The impacts of the Geoscience Australia switch to Creative Commons licensing is starting to take more shape. With much better quality licensing statements and notices appearing with new works they publish.
The licensing of the AGRI has allowed members of the public to on their own autonomy make and release derived works such as agri.openstreetmap.org, or the OSM edits which use it. GA must have problems hosting the huge amount of data themselves (because you can only obtain it via DVD), no problem the CC licensing has allowed the public to do a better job with hosting it online.
I’ve done a similar thing for the The National Dynamic Land Cover Dataset.
In other news I’ve just learnt about the Unlocking the Landsat Archive project. This is interesting because “Within this project, Geoscience Australia will transfer it’s archive of Landsat data to the NCI and make it freely available under a creative commons licence.”
Aiming to be completed by June 2013, lets hope they make both the raw data and standard derived products available. All under CC-BY or CC0, and all through a documented API which developers can use to access the data.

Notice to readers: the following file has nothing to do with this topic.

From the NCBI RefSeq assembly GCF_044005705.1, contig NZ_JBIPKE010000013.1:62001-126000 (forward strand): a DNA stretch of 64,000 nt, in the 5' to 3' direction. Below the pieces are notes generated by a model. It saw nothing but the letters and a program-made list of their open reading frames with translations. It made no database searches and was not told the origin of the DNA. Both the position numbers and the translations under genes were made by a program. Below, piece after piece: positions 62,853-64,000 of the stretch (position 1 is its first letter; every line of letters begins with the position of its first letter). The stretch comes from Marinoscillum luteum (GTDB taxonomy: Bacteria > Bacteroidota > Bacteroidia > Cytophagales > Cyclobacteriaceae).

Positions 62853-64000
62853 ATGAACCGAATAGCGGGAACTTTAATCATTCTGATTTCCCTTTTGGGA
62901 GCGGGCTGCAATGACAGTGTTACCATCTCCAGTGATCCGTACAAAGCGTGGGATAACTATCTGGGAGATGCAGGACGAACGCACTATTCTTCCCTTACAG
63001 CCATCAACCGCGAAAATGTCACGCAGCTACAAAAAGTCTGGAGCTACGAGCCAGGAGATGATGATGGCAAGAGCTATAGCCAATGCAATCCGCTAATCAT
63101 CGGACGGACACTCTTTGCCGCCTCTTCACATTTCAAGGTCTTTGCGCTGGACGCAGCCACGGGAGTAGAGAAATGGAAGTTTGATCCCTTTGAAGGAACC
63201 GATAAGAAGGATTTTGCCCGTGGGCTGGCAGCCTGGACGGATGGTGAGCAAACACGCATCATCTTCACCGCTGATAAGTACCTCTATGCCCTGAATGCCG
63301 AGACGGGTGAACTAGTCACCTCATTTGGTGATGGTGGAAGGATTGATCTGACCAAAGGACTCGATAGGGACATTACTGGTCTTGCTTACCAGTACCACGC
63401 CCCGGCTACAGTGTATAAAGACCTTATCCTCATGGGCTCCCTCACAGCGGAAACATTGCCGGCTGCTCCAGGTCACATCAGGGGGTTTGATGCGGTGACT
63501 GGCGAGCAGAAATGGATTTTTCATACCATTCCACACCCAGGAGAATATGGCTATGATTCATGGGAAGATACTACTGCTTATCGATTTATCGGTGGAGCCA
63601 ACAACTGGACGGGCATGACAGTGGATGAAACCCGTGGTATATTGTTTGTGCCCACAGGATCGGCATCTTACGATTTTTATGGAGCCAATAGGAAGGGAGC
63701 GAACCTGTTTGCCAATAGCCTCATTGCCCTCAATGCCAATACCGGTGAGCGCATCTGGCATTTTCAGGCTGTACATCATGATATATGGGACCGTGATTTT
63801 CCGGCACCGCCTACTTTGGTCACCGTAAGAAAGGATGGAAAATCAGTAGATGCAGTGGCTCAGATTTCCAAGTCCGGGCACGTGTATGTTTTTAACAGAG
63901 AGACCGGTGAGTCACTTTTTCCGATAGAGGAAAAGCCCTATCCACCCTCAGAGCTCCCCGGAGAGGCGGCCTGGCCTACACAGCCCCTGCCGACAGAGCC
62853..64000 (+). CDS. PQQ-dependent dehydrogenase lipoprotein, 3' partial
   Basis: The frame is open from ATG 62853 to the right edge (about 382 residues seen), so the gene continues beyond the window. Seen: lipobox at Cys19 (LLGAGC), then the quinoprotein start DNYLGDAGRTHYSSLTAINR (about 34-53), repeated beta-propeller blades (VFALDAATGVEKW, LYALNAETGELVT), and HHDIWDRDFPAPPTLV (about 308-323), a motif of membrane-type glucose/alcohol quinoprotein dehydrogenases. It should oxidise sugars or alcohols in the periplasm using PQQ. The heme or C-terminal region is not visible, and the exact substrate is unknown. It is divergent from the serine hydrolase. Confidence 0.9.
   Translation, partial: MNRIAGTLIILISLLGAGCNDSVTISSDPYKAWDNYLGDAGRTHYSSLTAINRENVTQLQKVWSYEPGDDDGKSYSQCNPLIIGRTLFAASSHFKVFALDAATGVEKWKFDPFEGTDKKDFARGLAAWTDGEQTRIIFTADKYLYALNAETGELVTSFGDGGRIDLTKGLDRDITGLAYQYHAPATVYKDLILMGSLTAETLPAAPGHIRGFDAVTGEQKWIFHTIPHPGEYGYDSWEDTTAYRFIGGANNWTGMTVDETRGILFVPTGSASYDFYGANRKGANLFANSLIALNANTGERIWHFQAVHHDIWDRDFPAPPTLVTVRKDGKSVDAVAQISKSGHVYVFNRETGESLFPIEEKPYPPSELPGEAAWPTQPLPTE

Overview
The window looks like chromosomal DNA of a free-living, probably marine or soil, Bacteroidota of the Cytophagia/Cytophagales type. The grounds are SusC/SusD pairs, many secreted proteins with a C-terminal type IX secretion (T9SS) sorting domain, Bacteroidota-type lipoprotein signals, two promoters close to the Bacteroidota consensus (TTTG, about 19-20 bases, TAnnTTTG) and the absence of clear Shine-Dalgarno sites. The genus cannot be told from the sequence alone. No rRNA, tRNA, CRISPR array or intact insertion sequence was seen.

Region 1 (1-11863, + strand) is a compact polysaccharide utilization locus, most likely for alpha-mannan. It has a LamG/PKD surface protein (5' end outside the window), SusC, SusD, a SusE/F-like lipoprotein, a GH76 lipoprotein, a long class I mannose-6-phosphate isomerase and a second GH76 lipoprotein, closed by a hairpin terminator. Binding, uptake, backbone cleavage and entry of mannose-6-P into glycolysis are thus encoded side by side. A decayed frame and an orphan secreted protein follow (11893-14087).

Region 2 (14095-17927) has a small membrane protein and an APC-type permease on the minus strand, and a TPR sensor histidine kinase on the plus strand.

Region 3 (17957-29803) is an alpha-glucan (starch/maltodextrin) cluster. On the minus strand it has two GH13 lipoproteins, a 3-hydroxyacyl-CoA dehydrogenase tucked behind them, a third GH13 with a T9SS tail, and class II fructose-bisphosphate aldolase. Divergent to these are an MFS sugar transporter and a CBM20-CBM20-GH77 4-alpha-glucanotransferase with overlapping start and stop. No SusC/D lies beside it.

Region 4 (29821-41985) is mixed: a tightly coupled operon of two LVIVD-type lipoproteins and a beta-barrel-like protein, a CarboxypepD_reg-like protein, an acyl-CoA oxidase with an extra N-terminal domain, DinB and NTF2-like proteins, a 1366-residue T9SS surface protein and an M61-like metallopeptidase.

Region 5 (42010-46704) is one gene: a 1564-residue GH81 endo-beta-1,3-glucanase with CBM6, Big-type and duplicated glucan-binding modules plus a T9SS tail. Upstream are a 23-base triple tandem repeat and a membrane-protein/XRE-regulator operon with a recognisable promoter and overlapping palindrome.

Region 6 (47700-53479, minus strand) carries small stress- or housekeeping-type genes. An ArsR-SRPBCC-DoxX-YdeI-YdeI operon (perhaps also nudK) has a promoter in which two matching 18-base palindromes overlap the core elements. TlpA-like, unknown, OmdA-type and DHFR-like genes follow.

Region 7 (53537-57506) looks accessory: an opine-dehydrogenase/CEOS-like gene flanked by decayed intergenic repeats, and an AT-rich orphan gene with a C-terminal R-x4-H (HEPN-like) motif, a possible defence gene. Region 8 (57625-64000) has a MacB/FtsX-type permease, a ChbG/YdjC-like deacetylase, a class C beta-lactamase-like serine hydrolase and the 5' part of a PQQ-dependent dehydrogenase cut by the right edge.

Finally I’ve found http://earthengine.google.org/. I’m really impressed. It is really easy to use, you just select the satellite and your date and up on your web map you get the collected imagery overlaid.
All this raster work has rekindled my interest in remote sensing.
Looking at the ASGS 2011 mesh blocks geographically, most of the landmass of Australia is classified as Agriculture (I am aware that the mesh block category which is used here isn’t a definitive land use, purely an indicator of the main planned land use of the mesh block…). Only a few coastal areas, the hills between Vic and NSW at the South East (I should really know the proper name… better have the name added to (F)OSM!) and West Tasmania are Parklands.